Two EU institutions are using technology produced by China's Hikvision, a firm that has been accused of providing surveillance equipment to Muslim internment camps in the country's northwest Xinjiang province.
Hikvision describes itself as "the world's leading video surveillance products supplier."
The Chinese tech giant has its European base in the Netherlands and has not been subject to any EU sanctions or blacklist measures.
Officials at the European Parliament and the European Commission acquired the company's thermal imaging cameras as part of the fight against the spread of the new coronavirus.
The gadgets can detect a high temperature or fever, which is a common symptom of COVID-19.
Anyone with a temperature of more than 37.7°C (99.86°F) is denied entry.
Ministers, parliamentarians, senior diplomats, and staffers are asked to briefly stare into one of Hikvision's cameras as soon as they enter the buildings in question.
Many will have been unaware they will come face to face with a firm accused of contributing to human rights abuses in China.
Trump blacklisted Hikvision last year
US President Donald Trump's administration decided to blacklist the Chinese company in October last year.
Washington added Hikvision to what is known as the US Entity List, a register of companies believed to pose a threat to national security or US foreign policy interests.
The move bans American companies from doing business with the firm without the government's approval.
In return, Hikvision is effectively barred from buying American products or software.
The Trump administration says the company has been "implicated in the implementation of China's campaign of repression, mass arbitrary detention and high-technology surveillance against Uighurs, Kazakhs, and other members of Muslim minority groups."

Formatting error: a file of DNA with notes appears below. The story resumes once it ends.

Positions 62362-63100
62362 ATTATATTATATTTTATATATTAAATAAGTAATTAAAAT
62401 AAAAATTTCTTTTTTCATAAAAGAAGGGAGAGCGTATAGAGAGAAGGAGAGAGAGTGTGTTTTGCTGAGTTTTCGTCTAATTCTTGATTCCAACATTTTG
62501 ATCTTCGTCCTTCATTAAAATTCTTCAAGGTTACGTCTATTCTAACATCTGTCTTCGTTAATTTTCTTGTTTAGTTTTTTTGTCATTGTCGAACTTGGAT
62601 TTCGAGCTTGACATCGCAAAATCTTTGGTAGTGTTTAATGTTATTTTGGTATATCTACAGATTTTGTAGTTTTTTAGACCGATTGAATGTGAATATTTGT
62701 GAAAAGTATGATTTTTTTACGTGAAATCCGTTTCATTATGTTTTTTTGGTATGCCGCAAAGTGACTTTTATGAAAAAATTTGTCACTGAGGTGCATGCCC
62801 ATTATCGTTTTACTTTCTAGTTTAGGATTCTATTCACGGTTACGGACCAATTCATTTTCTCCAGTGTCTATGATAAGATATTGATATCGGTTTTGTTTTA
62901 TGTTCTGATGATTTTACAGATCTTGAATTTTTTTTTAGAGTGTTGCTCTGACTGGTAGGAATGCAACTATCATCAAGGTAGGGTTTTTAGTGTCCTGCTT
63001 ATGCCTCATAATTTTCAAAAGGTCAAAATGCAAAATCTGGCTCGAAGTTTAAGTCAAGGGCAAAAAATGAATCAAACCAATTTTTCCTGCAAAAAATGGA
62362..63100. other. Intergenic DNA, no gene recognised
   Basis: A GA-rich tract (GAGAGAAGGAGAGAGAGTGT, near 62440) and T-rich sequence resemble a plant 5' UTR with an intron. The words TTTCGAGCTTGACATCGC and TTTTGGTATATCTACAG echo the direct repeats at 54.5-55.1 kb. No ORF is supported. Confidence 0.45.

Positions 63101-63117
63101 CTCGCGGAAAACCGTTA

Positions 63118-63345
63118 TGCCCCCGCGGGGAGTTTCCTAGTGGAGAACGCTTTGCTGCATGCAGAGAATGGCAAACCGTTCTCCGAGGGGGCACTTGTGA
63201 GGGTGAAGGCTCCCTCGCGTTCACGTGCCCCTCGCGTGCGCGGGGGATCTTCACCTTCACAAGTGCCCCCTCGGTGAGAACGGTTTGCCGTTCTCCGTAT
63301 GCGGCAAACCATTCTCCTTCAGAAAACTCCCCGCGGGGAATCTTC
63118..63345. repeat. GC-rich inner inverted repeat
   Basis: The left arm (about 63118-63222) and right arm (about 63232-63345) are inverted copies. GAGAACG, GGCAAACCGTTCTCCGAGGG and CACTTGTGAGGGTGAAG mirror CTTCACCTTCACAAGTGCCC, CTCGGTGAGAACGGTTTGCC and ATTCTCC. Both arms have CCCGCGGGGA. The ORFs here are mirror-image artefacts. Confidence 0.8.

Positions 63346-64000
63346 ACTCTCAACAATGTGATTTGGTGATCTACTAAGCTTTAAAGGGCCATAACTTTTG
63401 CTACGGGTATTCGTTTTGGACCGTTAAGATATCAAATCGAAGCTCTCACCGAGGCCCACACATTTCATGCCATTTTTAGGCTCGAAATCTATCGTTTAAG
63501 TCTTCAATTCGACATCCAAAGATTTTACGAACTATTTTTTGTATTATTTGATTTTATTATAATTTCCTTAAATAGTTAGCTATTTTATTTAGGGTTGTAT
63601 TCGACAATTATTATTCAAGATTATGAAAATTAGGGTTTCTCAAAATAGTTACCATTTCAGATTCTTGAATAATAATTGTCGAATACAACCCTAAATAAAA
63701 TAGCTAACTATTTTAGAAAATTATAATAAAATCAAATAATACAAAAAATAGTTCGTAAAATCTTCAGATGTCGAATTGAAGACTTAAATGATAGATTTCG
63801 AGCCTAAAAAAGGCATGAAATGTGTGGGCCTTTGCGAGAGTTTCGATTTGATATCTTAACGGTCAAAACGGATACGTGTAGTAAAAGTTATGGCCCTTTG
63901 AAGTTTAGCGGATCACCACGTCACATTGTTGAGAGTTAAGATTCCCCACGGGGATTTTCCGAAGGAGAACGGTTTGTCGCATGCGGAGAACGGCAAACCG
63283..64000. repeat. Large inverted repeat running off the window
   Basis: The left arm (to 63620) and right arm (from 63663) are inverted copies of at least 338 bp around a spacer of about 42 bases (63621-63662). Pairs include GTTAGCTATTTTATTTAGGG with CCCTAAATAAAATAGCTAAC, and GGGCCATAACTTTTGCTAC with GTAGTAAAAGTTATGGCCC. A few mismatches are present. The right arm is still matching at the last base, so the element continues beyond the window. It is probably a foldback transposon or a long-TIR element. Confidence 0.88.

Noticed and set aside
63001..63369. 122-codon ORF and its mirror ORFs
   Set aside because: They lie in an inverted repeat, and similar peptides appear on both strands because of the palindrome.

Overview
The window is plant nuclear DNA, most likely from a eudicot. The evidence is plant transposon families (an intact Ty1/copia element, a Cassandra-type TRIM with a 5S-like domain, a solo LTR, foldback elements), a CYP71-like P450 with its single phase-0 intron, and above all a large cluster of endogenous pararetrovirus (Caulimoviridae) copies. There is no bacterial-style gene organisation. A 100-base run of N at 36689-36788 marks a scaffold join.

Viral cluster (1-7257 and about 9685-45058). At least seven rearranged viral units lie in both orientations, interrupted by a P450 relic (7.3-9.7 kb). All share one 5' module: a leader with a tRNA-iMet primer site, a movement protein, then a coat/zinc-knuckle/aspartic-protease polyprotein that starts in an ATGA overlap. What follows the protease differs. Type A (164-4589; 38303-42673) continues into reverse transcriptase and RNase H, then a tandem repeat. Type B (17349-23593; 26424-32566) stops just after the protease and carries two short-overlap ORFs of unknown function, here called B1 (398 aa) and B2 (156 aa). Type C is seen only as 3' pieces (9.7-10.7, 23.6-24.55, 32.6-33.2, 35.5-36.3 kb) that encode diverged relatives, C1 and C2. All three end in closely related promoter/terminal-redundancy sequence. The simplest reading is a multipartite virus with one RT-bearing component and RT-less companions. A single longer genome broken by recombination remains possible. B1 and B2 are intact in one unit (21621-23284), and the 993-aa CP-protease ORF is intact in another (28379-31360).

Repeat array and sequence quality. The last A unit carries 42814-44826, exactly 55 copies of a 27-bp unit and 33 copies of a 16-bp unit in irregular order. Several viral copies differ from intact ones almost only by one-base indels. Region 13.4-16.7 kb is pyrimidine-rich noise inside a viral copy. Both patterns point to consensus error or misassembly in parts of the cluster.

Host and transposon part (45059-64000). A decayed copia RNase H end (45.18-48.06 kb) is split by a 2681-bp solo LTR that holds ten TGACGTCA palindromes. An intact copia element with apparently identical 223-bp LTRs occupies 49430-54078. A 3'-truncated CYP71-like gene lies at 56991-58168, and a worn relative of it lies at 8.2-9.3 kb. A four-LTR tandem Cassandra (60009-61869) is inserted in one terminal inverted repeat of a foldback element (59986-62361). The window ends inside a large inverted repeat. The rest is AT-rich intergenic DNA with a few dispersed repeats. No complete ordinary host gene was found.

The US also accuses the company of being linked to the Chinese military, a charge the tech giant denies.
European Parliament, Commission turn to Hikvision
The allegations surrounding Hikvision's business dealings in Xinjiang are in the public domain.
Yet staff at the EU institutions acquired the company's thermographic cameras when they brought in new coronavirus safety measures to fight the pandemic.
The cameras have been placed at entrances throughout the European Parliament.
A DW journalist also saw similar Hikvision equipment installed at the European Commission's main offices, the Berlaymont and Charlemagne buildings, in the heart of the Belgian capital's European quarter.
Two staffers, speaking on condition of anonymity, said the EU's executive arm will bring in more thermal screening hardware at other offices in the Belgian capital. The Commission has some 60 buildings in Brussels.
A European Commission spokesperson, however, told DW that Hikvision equipment will not be used for the rest of the buildings.
Hikvision has faced repeated accusations over its alleged links to brutal "re-education camps" in Xinjiang.
A leaked German Foreign Ministry report, obtained by DW in January of this year, said an estimated 1 million Uighurs in China are being detained without trial.
Ethnic Kazakhs, Kyrgyz, and members of other Muslim minority groups are also being imprisoned, the report said.
In July this year, US Secretary of State Mike Pompeo called the detention centers "concentration camps" — a term disputed by Beijing.
These allegations were put to Hikvision, in which the Chinese government holds a 40% controlling stake via the state-owned China Electronics Technology Group Corporation.
A Hikvision spokesperson, in an emailed statement to DW, said: "Hikvision takes all reports of human rights very seriously and recognizes our responsibility for protecting people. We have been engaging with governments globally to clarify misunderstandings about the company and address their concerns."
Hikvision, however, did not comment on DW's specific questions on the company's reported connection to the detention centers and other security contracts with authorities in Xinjiang.
A January 2020 report by the ethics council for the Norwegian government's pension fund said Hikvision signed five security and surveillance contracts in 2017 with the public authorities in Xinjiang worth more than €230 million ($273 million).